* Turkey keen to broaden sources of gas supplies
* Russia wants to build new nuclear plants in Turkey
* Putin arrives on Monday for talks on energy, Syria
(Previous KARASU, adds Turkish energy minister, details)
By Evrim Ergin
ISTANBUL, Dec 2 Russia is willing to increase
gas supplies to Turkey this winter if Ankara requests, Russian
Energy Minister Alexander Novak said on Sunday, ahead of an
expected surge in gas demand from the country which is
struggling to diversify its suppliers.
Turkey, which ranks as Gazprom's second-largest
natural gas consumer after Germany, is forecast to see daily
demand rise to near 220 million cubic metres this winter from
125 million currently, according to Energy Ministry officials.
Its limited underground storage capacity means it faces
difficulties meeting high demand from its 75 million people as
winter temperatures plunge.
"As has happened many times in the past, we have always
helped Turkey when they have experienced problems managing
during the winter," Novak told reporters in Turkey, a day ahead
of Russian President Vladimir Putin's arrival in the country.
"If needed, and a joint agreement was reached, it is
possible to do this again."
Gazprom clinched a long-term deal to export natural gas to
private companies in Turkey last week, securing a growing market
for the Russian gas export monopoly as it faces declines from
its core consumers in the European Union.
The move followed a one-year impasse in gas trade between
Gazprom and Turkish firms after state pipeline company Botas did
not renew an expiring 25-year contract at the end of 2011 due to
a pricing dispute. Business has continued in the meantime only
on a short-term basis.
Turkey's Energy Minister Taner Yildiz told Reuters last
month Ankara planned to enable Botas to buy natural gas on the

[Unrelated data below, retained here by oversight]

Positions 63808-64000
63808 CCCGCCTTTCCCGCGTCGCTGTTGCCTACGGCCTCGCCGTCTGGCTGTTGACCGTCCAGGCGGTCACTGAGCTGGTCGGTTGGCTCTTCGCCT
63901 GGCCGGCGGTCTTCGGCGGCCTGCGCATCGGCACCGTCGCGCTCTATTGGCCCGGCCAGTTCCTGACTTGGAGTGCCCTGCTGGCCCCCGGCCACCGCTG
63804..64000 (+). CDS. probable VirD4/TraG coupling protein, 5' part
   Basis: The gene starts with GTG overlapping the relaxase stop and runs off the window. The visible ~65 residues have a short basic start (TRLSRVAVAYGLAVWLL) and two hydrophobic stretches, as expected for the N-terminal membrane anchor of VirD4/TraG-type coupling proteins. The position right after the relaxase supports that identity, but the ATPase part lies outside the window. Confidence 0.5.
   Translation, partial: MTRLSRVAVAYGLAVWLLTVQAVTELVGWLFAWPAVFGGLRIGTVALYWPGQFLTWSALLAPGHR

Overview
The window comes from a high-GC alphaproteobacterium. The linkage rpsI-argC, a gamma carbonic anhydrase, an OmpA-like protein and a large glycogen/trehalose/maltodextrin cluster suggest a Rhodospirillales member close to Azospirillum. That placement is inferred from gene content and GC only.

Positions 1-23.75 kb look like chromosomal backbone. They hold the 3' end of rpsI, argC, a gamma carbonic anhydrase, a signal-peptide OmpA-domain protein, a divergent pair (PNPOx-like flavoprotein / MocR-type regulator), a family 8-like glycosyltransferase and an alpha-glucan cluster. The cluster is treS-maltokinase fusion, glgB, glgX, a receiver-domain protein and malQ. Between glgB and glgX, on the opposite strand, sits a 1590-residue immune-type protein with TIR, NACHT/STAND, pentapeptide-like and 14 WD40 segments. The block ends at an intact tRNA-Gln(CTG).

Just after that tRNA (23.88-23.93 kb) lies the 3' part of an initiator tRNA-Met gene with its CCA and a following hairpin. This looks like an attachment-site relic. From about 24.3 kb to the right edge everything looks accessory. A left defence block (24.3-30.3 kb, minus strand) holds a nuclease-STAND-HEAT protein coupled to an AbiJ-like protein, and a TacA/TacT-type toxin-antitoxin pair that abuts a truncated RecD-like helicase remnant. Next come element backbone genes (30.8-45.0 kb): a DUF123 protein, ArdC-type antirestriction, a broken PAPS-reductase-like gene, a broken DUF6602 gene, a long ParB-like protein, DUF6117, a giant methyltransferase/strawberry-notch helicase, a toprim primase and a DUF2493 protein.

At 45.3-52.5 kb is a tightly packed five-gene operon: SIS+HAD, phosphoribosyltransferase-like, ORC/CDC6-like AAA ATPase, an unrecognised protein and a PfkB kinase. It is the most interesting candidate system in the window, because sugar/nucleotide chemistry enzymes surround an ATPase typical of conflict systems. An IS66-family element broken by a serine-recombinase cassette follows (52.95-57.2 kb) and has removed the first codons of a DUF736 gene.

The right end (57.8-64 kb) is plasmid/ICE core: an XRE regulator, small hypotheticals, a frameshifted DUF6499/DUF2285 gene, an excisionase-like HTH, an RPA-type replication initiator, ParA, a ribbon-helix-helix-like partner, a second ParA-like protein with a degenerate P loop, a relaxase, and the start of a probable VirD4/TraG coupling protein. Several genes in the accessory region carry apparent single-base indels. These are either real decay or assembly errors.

spot market, a move that would help it meet demand during harsh
Novak also said Russia's Rosatom, which is set to build
Turkey's first nuclear power plant, was eyeing building future
plants in the country.
"Rosatom wants to be involved in the establishment of other
nuclear power plants in Turkey. We have expressed our desire to
be involved in negotiations on this," Novak said.
Turkey, which has ambitious plans to build nuclear plants
over the next decade to reduce dependence on imported oil and
gas, has reached an agreement with Rosatom to build a plant at
Mersin on the Mediterranean coast.
It is also in talks with four other countries for a second
plant at Sinop on the Black Sea and is planning a third plant.
Turkey, which is likely to overtake Britain as Europe's
third-biggest electricity consumer within a decade and become an
energy trading hub, is struggling to diversify gas suppliers.
It is largely dependent on the fuel because it produces the
majority of its electricity via natural gas.
In a move that could see Turkey having to reduce its gas
imports from Iran, U.S. senators and aides told Reuters last
week the U.S. Senate may soon consider widening trade sanctions
against Iran, including Turkish-Iranian "gold for gas" trade.
Turkey, which receives more than 90 percent of Iran's gas
exports, currently pays its neighbour in Turkish lira to
circumvent existing U.S. and European banking sanctions, which
Iran then uses to buy gold in Turkey.
Yildiz said last week he did not see any clash with the
United States over plans to widen the sanctions and said talks
between both countries were ongoing.
Putin is expected to discuss energy and the ongoing crisis
in Syria, which has strained ties between the two powers because
of differences over how to resolve the conflict.
(Reporting by Evrim Ergin; Writing by Jonathon Burch; Editing
by Sophie Hares)